Wednesday, October 24, 2012

How to Dunk your Biscuits

Some of us, butter-toothed blokes, dunk our biscuits in tea or coffee before chewing on them. Dunked biscuits are tasty, but have their fender-bender moments. The dunking should be done within a critical time, else the soaked biscuit, before reaching our mouth, would bend in slow-mo back into the coffee with a 'splatch' or worse, spatter on the inside of our thigh like hot crow-poo.

Nevertheless, dunking biscuits is popular across the World -- be it in UK, where about five hundred burn themselves annually with a badly timed lift-up of the soaked biscuit, or in Indonesia, where the famous Tim Tam Slam is performed annually, wherein you slurp the tea or coffee through the specially made porous biscuits, before eating them in one piece.
During a recent 'academic meeting', while dunking a Good-day biscuit in hot coffee, I was wondering about the 'critical time' for safe-dipping. So I timed my Good-day dip much to the dismay of those around me, snicking (snacking) a few more biscuits from the passing tray. The time for safe-dip was just about 5 seconds; dip longer, it is bound to buckle when you attempt eating.

Is this safe-dip time universal? Is it valid for all other biscuits -- Marie with 9 or 18 holes; Krack-jack with 9 holes; Tiger biscuit with no holes; Bangalore Iyengar Rusk with random number of holes in differing sizes. What about dog biscuit?

After an internet search, accompanied calculation and few more experiments later I am convinced that 5 seconds is a safe bet for the safe-dip time. Rusk takes a few more seconds, while Tiger could be subdued in less than 5 seconds, but in general, that time-limit is fine.

I am not the first guy to do this experiment nor am I the first one to explain the physics behind dunking. The biscuit dunking physics has won an IgNobel in 1999. Physicist Len Fisher of the University of Bristol won it for "calculating the optimal way to dunk a biscuit." The physics of biscuit dunking was explained by Len Fisher using the Washburn equation for capillary flows throguh porous medium, driven primarily by surface tension force. The final simplified form of the Washburn equation is,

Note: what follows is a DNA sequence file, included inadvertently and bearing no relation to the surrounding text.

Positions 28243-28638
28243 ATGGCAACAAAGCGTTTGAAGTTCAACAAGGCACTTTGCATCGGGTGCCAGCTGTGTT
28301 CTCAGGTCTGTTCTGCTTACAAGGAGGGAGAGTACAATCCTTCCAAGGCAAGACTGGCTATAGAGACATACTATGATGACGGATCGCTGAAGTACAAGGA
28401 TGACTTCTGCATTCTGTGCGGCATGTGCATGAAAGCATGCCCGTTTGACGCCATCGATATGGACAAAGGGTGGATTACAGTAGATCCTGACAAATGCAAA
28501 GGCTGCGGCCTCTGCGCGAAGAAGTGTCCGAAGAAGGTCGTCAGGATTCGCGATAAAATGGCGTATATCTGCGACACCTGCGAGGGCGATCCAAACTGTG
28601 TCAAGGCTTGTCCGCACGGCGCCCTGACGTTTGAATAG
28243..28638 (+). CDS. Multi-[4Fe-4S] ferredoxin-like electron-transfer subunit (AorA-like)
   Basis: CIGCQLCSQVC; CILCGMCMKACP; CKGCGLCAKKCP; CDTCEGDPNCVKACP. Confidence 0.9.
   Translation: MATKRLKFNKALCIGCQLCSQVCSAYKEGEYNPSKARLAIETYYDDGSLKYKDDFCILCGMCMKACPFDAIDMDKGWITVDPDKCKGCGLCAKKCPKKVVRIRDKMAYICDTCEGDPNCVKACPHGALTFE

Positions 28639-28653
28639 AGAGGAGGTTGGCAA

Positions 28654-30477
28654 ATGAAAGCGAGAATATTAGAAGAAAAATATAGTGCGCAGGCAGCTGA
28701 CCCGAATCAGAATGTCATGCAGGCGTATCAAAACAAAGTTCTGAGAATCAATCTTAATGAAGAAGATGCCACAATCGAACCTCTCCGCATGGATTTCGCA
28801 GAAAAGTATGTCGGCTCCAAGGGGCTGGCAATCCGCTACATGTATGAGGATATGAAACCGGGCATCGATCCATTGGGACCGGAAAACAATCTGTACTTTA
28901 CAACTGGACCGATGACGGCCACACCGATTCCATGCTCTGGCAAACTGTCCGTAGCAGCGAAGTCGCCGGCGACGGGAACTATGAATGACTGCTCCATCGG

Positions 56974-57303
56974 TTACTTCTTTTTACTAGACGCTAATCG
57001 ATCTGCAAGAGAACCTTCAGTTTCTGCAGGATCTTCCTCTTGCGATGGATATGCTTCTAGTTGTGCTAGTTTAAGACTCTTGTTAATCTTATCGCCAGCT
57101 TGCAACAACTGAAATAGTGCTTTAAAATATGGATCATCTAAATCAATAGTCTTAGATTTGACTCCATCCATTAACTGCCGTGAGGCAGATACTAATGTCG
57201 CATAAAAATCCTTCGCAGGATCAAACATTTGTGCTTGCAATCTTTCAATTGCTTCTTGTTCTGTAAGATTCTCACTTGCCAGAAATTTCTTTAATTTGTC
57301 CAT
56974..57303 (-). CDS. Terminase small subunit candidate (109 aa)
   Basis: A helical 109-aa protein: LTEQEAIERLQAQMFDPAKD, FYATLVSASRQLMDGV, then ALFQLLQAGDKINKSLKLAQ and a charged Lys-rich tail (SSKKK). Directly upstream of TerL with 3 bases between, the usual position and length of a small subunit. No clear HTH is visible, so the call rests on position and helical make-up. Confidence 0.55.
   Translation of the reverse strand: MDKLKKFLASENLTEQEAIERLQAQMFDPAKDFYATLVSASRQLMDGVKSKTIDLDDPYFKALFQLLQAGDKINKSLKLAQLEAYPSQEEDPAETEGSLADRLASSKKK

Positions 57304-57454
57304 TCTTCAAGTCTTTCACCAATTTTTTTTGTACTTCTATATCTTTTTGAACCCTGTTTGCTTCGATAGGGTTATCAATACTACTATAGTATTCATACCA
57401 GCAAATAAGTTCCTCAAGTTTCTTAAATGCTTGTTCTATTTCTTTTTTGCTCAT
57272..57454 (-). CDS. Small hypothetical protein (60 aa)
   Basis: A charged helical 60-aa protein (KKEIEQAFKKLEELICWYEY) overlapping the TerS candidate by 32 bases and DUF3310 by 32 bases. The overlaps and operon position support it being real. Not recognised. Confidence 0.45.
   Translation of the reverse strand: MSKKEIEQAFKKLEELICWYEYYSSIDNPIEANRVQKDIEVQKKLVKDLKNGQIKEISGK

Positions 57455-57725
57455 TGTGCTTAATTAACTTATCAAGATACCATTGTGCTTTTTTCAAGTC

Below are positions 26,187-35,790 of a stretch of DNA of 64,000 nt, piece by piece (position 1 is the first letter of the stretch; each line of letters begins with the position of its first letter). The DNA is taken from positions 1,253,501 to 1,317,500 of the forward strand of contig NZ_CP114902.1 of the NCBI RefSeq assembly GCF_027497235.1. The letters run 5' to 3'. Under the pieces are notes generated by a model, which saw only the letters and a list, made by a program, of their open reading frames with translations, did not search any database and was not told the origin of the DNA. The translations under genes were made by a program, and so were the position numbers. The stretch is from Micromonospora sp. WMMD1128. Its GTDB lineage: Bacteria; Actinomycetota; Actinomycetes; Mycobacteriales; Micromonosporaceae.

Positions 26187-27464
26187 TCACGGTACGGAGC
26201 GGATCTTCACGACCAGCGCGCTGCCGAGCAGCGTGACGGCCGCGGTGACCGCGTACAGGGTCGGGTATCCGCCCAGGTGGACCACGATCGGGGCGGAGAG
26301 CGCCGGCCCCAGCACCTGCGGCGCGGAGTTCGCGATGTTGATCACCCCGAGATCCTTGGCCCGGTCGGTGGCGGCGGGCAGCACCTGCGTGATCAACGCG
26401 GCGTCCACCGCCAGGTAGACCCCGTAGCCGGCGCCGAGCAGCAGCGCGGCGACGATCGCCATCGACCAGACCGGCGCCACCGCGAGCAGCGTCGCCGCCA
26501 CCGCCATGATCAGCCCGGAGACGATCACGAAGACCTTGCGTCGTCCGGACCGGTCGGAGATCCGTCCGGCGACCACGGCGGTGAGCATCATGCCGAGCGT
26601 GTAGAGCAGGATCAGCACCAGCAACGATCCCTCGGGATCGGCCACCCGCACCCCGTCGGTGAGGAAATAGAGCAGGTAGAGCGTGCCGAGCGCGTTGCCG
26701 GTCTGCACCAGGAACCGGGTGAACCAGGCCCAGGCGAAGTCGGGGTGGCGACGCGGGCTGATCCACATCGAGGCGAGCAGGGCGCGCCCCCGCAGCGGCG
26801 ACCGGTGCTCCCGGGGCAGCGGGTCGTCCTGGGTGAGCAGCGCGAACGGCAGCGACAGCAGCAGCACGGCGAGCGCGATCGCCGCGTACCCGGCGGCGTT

For a flow through a long horizontal pore (like a capillary or narrow pipe), in the absence of gravitational forces, the above equation states the length L upto which a fluid will flow inside the pore is proportional to the square-root of time t of flow; the proportionality is determined by the strength of the surface tension force σ as it dominates the brake offered to the flow by the viscosity η of the fluid.

Fisher used the above equation for biscuit dunking assuming the porous biscuit is one long pore. The predictions were excellent. In his Nature commentary, he recounts when he explained it, the media lapped it and several reporters spoke to him to get the equation right in their articles. Fisher attributes this craze over his application of Washburn equation to the public's (and media's) clamour for understandable science; here is a relevant quote from Fisher's Nature note:
Scientists are seen by many as the inheritors of the ancient priestly power of the keys, the owners and controllers of seemingly forbidden knowledge. Equations are one key to that knowledge. The excitement of journalists in gaining control of a key was surely a major factor in their sympathetic promotion of the story. By making the Washburn equation accessible, I was able to ensure that journalists unfamiliar with science could use the key to unlock Pandora'sbox.